When the current war in Syria broke out a number of years ago, the United States instinctively took to supporting a Turkish-controlled militia called the Free Syrian Army that sought to overthrow the government of Syrian dictator Bashir Al Assad, whose military efforts at reconsolidating power quickly gained the support of Iran and Russia. Amidst this situation, what we today know as the Islamic State arose to take advantage of the resultant power vacuum, quickly becoming the main and most effective anti-government fighters. And meanwhile, in the north of the country, anarchist Kurdish forces seized most of Syria's border with Turkey with little resistance from a rather distracted central government, and set about reorganizing their territory along the lines of participatory democracy, communalist economic principles, and proportional representation for women.
Beginning in mid-2014, the progressive Kurdish forces began focusing their war efforts on attacking the Islamic State following a string of attacks therefrom against them. This new strategy drew out American support, which in turn alienated Turkey, which fiercely opposes Kurdish independence (and I mean far more so than the Islamic State, which they've barely done anything to combat). Over the subsequent three years, Turkey, in protest, achieved a diplomatic rapprochement with Russia at the same time that Russia ramped up its own military activities inside Syria beginning in late 2015. Unsurprisingly, the increasingly Russia-controlled Assad government resultantly regained control of most of the western part of the Syria during said period, while the U.S.-backed Kurdish fighters, under the umbrella of the Syrian Democratic Forces (or SDF for short, which includes a small number of Arab fighters allied to the Kurdish efforts), successfully drove the Islamic State out of its self-declared caliphate in Raqqa over in the eastern part of the country and confined the remaining ISIS fighters to the eastern border with Iraq. Following this development, however, the relationship between the United States and the SDF has changed, with U.S. President Trump seeing the American role in the conflict as essentially complete.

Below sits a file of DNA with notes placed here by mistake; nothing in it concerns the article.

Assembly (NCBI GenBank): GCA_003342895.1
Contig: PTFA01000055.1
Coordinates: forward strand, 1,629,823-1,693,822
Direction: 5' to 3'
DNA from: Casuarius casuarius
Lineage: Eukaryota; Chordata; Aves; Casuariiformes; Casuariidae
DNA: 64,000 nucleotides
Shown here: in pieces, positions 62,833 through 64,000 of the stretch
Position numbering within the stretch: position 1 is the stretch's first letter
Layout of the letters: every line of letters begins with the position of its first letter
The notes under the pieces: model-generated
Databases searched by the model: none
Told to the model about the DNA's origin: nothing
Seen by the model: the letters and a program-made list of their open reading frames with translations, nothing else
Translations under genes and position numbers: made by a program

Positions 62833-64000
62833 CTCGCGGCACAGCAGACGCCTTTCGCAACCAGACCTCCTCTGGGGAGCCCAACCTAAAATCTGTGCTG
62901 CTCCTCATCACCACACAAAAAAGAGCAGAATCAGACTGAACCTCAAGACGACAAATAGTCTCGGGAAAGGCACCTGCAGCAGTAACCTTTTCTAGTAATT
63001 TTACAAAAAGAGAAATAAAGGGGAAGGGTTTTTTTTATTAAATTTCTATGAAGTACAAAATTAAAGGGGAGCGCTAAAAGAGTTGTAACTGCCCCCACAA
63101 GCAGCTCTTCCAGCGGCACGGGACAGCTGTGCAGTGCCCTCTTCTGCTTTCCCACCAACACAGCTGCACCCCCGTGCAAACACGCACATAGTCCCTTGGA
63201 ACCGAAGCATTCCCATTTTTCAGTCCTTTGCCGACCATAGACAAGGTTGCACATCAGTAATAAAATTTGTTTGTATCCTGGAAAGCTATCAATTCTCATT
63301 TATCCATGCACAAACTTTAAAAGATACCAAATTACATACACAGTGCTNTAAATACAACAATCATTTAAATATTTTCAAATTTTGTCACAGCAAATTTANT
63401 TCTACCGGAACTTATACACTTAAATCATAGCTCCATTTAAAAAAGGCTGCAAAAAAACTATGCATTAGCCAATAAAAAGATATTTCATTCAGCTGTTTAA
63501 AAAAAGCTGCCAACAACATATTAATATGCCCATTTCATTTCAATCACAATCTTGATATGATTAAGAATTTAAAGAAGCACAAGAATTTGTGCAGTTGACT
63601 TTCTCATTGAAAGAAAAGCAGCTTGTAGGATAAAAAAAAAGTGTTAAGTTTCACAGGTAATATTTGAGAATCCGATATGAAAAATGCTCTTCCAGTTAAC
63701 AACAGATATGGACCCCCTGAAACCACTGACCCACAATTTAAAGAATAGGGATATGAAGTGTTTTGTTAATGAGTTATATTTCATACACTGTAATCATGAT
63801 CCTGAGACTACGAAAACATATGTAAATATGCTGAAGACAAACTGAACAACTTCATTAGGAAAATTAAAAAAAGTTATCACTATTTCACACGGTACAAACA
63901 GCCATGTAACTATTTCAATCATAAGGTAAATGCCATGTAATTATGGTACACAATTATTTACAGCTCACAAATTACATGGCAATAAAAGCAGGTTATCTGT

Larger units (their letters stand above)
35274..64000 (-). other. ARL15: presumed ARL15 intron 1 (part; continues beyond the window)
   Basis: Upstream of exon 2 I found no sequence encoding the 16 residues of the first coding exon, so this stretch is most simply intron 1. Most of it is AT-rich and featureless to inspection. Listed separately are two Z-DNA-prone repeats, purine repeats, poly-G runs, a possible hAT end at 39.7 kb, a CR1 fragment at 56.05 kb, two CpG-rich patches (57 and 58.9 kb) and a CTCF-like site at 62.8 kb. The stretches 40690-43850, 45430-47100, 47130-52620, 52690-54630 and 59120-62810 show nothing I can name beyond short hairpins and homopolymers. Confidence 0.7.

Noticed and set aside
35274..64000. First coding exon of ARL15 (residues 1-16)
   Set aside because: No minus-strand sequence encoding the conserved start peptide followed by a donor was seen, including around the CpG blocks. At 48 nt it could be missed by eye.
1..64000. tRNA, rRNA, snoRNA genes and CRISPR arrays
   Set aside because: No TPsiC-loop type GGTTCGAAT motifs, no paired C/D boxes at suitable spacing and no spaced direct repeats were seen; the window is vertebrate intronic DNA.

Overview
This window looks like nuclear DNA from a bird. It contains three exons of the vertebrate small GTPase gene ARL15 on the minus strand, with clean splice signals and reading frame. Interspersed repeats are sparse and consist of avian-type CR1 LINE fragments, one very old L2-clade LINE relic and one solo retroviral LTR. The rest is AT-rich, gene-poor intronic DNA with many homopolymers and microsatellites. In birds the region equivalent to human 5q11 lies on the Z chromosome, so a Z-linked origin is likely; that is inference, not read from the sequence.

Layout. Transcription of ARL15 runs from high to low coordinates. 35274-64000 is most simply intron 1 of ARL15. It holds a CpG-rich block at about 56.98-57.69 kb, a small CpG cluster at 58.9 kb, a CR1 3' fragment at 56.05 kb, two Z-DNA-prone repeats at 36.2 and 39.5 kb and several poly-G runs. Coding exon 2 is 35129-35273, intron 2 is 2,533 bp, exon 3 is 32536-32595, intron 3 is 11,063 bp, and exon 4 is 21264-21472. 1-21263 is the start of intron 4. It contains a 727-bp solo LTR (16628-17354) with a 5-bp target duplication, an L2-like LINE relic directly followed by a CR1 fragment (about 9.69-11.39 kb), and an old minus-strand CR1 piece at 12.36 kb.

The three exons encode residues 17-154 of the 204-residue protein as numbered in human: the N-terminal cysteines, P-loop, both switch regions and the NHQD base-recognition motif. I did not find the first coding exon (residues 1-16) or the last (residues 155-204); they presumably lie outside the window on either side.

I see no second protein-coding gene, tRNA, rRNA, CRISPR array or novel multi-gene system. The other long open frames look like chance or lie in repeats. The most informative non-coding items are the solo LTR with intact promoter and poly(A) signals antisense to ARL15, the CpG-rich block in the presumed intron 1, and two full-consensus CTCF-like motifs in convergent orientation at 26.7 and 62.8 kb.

In February of this year, Turkey invaded the SDF-controlled city of Afrin in the western part of Kurdish territory, forcing the SDF to redirect their efforts against the Islamic State along the eastern border with Iraq toward basic self-defense against a hostile foreign actor in the west. It's worth pointing out here that the Kurdish-led fighters have no tanks or planes or any of that, in contrast to the Islamic State, and certainly in contrast to regular armies like Turkey's, to which end they have depended on American air support for many of their recent victories against ISIS. Though the Kurds are the undisputed best ground fighters in Syria (they had never lost a battle until this year, if that puts matters in perspective), they require American air support to successfully defend against far better-funded militaries like that of Turkey. Said aid was not provided in the defense of Afrin, as the U.S. government preferred not to directly attack what formally is a NATO ally even though said "ally" was attacking the Kurdish forces they (the U.S.) had committed to aiding. Afrin was lost as a direct result. Since that time, relations between the SDF and the United States have been strained. (It may be worth adding here that most of Turkey's ground fighters in Syria, the Free Syrian Army, at this point are former members of ISIS. Just to put matters in perspective.)